Race Relations
The UK first passed legislation against race discrimination, the Race Relations Act 1965 and 1968, before we joined the EU. As High Court Judge Sir Rabinder Singh said in 2015: 'The Race Relations Act 1976 [which consolidated the 1960s legislation] was perhaps one of the strongest pieces of legislation of its kind in the world and certainly in Europe. It long predated legislation against racial discrimination in EU law'.

LGBT rights

EU law grants far fewer LGBT rights than UK law. EU law merely prohibits discrimination on the ground of sexual orientation in the workplace whilst UK law goes further, and prohibits discrimination on this grounds in access to goods, facilities and public services (Equality Act 2010).

Equal marriage was introduced in Great Britain 2013 (2014 in Scotland). This did not depend on EU membership, but was a positive decision of the British and Scottish Parliaments.

Nor is EU law needed to protect people against crimes motivated by hostility to their sexual orientation. In 2003, Parliament legislated to provide that the courts had to treat crimes committed against people because of their sexual orientation as aggravated offences. The EU’s Victims Rights Directive will not, by contrast, become binding until 2017.

Criminal Justice

It was the Wilson Government which established the Criminal Injuries Compensation Scheme to compensate victims’ of violent crime. They also legislated to give complainants anonymity in sexual offences cases in 1976. The Blair Government subsequently legislated to ensure that complainants were not cross-examined on their previous sexual experiences in 1999. This had nothing to do with the EU. We do not need to accept the supremacy of the European Court to protect victims’ rights.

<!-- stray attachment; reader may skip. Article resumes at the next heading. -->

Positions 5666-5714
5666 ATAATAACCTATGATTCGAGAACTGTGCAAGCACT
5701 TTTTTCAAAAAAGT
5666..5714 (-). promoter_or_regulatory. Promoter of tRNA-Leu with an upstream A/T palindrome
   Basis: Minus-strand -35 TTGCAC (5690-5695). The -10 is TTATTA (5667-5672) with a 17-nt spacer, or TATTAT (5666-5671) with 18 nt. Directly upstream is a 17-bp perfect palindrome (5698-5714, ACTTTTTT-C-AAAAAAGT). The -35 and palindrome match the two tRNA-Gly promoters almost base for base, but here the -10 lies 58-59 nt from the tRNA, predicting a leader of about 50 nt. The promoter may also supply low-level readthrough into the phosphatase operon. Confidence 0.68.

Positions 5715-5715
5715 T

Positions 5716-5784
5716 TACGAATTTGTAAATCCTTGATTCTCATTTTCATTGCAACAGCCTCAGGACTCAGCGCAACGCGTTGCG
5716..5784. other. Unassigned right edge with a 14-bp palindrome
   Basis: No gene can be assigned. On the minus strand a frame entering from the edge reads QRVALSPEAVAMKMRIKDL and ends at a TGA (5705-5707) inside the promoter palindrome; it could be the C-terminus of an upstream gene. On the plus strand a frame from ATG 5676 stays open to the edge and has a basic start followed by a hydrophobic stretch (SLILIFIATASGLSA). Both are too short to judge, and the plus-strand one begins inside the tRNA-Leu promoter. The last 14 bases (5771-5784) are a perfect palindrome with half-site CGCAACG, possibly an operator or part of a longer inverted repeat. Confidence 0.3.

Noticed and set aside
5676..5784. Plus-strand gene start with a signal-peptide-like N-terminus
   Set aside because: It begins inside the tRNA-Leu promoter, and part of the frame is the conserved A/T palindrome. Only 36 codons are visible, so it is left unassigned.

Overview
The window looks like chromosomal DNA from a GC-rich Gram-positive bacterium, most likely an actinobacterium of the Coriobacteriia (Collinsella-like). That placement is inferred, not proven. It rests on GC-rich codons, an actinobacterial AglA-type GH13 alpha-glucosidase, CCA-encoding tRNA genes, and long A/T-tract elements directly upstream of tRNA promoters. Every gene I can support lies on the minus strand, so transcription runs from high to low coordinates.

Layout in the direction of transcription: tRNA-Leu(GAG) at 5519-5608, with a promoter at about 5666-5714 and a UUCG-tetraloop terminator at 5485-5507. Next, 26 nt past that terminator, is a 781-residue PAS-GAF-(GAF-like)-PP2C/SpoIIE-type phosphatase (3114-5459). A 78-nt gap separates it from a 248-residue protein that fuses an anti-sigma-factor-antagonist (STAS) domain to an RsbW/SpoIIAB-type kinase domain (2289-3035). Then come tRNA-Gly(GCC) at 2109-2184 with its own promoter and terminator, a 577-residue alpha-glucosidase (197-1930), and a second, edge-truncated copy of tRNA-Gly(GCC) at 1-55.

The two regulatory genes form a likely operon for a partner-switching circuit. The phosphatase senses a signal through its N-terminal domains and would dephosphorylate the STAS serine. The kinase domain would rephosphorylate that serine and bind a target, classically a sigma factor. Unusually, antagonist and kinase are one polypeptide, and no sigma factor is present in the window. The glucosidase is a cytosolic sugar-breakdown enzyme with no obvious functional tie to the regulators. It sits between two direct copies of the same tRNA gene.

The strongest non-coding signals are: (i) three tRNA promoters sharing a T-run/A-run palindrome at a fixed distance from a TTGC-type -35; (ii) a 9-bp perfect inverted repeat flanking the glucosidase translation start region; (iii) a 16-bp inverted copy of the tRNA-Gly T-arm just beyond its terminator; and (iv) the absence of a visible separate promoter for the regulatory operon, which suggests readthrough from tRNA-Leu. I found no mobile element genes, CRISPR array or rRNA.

I can see why a vote to remain can seem safe and secure, but it really is the riskier option: we’re fooled into thinking that the EU is passing all kinds of legislation in our interests, and for our young people in particular our continued shackling to a shrinking economy and possible entry to the eurozone (as laid out in the Five Presidents’ Report) is truly troubling for future employment opportunities. The truly safe option is to Vote Leave on 23rd June, so that we can continue to pass ground-breaking UK legislation that sets a precedent the world over for the fair treatment of people from all walks of life - and to make sure that we can kick out those who make decisions that don’t to represent us all, and which particularly fail to protect the vulnerable.